Do by a skunk, you know just how

Do you know what chemical causes rotten eggs to smell so bad? In this lesson, we will discover what a sulfhydryl group is. We’ll also learn more about its structure and properties.

What Is a Sulfhydryl Group?

If you’ve ever been unlucky enough to be sprayed by a skunk, you know just how stinky a sulfhydryl group can be.

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Chemists who had the unfortunate task of analyzing this chemical defense mechanism identified thiols, or compounds that contain the sulfhydryl group, as one of its components. Let’s learn more about the sulfhydryl group, beginning with its basic structure.The sulfhydryl group is a family of organic compounds that contains an R group bound to a sulfur atom and a hydrogen atom. An R group is a side chain that has a carbon or hydrogen atom attached to the rest of a molecule. Differences in R groups increase the diversity of the sulfhydryl compounds that can be created.

Sulfhydryl groups belong to a family called organosulfur compounds. Organosulfur compounds are those substances whose structures include a sulfur atom.

Sulfhydryl Group Structure

The molecular formula for a sulfhydryl group is R-SH, which is similar to another functional group: alcohols (R-OH). The only difference between these groups is the presence of a sulfur atom versus an oxygen atom. Remember that a sulfhydryl group belongs to the family of organosulfur compounds. Now that we know what a sulfhydryl group structure looks like, can you spot one in the following examples of organosulfur compounds? Remember to focus on locating the sulfur atom bonded to a hydrogen atom, which is a major indication that a sulfhydryl group is present. Anything attached to the sulfur atom is the R group.

Diagram 2: Examples of Organosulfur Compounds
thiol examples

Sulfhydryl Group – Properties ; Sources

We’ve already confirmed that a sulfhydryl group can be one stinky compound. Its odor ranges from that of rotten eggs to garlic. Sulfhydryl groups are slightly polar and show moderate interest in forming hydrogen bonds with other molecules. Because of their slight polarity, they have a low boiling point. The more polar a compound, the higher its boiling point. They are less soluble in polar substances, like water.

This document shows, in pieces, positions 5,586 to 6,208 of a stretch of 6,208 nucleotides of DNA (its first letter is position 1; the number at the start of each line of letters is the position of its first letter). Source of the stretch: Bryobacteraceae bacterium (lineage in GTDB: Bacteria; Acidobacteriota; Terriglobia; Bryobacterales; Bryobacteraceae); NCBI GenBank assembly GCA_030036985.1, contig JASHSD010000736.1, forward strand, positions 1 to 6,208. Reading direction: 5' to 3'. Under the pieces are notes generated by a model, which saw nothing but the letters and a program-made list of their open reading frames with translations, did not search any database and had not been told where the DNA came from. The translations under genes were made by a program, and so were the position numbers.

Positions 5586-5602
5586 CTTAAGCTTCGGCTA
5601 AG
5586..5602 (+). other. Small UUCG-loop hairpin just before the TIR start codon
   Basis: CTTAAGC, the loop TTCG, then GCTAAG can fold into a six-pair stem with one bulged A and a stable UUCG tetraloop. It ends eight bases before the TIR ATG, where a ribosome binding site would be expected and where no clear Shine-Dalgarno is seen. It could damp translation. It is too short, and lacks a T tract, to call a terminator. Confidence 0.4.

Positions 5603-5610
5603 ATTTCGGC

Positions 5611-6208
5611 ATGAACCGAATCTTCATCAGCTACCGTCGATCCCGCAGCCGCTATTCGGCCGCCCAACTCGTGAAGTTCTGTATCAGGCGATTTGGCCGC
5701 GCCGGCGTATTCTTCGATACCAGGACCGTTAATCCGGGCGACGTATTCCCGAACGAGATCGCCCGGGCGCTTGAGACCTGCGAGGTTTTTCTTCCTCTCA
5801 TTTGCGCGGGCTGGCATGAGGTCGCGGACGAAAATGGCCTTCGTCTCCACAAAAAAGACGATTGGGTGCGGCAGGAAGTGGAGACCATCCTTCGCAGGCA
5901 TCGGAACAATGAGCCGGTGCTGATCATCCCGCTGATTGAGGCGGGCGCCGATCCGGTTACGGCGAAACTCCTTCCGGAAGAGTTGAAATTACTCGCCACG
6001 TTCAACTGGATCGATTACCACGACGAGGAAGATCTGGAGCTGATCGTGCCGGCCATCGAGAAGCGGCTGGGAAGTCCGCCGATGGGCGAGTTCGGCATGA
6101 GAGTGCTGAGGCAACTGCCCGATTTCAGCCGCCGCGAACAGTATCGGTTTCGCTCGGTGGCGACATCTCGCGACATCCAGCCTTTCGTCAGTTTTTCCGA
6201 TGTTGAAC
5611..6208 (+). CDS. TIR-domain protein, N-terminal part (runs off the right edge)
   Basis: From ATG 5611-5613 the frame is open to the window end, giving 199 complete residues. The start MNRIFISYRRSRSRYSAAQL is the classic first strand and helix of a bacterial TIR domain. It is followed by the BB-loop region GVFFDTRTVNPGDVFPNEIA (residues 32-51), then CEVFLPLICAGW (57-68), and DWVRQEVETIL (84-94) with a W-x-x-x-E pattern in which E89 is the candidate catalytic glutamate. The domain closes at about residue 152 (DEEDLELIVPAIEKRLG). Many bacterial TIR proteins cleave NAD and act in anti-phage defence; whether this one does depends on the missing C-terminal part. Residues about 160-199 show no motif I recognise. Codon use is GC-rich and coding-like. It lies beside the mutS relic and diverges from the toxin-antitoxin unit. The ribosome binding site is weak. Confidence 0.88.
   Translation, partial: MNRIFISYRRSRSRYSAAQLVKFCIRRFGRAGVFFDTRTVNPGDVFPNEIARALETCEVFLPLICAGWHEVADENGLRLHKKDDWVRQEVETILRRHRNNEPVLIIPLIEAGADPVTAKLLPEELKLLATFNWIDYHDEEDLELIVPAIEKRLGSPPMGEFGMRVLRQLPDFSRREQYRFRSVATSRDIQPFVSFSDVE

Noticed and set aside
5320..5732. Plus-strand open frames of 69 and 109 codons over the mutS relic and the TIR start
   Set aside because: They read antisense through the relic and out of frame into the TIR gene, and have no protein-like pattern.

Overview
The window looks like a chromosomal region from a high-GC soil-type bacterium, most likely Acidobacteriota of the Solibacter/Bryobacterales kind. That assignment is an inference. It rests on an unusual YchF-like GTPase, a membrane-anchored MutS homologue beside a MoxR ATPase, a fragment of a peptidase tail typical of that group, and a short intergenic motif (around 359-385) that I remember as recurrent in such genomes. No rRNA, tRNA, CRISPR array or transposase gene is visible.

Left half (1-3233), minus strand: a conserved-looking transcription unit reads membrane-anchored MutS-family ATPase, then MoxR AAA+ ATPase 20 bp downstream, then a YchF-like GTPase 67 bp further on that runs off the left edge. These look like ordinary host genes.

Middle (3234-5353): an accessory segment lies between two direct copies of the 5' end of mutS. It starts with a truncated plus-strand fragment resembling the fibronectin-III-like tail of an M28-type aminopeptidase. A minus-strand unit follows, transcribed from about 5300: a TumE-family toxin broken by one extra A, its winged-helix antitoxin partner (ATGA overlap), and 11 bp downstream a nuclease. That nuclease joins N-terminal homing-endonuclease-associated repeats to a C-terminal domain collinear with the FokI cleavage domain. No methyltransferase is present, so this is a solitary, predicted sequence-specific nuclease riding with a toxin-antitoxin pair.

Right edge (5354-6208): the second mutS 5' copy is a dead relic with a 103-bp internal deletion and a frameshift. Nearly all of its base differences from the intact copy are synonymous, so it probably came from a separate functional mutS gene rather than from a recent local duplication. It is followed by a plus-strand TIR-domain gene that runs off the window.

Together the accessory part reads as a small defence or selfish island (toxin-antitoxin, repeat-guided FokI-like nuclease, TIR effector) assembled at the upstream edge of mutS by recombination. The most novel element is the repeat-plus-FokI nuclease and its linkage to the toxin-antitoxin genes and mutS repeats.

Where might a sulfhydryl group be found? When part of different organosulfur compounds, sulfhydryl is found in a variety of places. For example, when you roast coffee beans, the thiol seen below provides that coffee smell. As you can see, a sulfhydryl group is present in the structure of the molecule.

This is actually quite nice to learn because it means that sulfhydryl groups don’t smell bad all the time!

Diagram 3: Molecular structure of (a) Furan-2-ylmethanethiol and (b) Methanethiol
odor thiol

Sulfhydrl groups also can be found in wine, though this usually isn’t a good thing. If yeast interacts with sulfur during the wine-making process, the result is a compound which contains a sulfhydryl group and gives wine a nasty odor similar to skunk spray.

Other places where sulfhydryl groups can be found include gasoline and the amino acid cysteine, which plays an important role in facilitating hair growth. As you can see, in terms of its molecular formula, sulfhydryl groups are pretty useful in both chemical and biological applications.

Lesson Summary

The sulfhydryl group belongs to a family of organosulfur compounds. This group contains a sulfur atom bonded to a hydrogen atom and an R group. The molecular formula for sulfhydryl is R-SH.

Sulfhydryl groups often have a strong, offensive odor. Other physical properties include a low boiling point and moderate polarity. The sulfhydryl group is biologically important given its presence in the amino acid cysteine, which contributes to hair growth.


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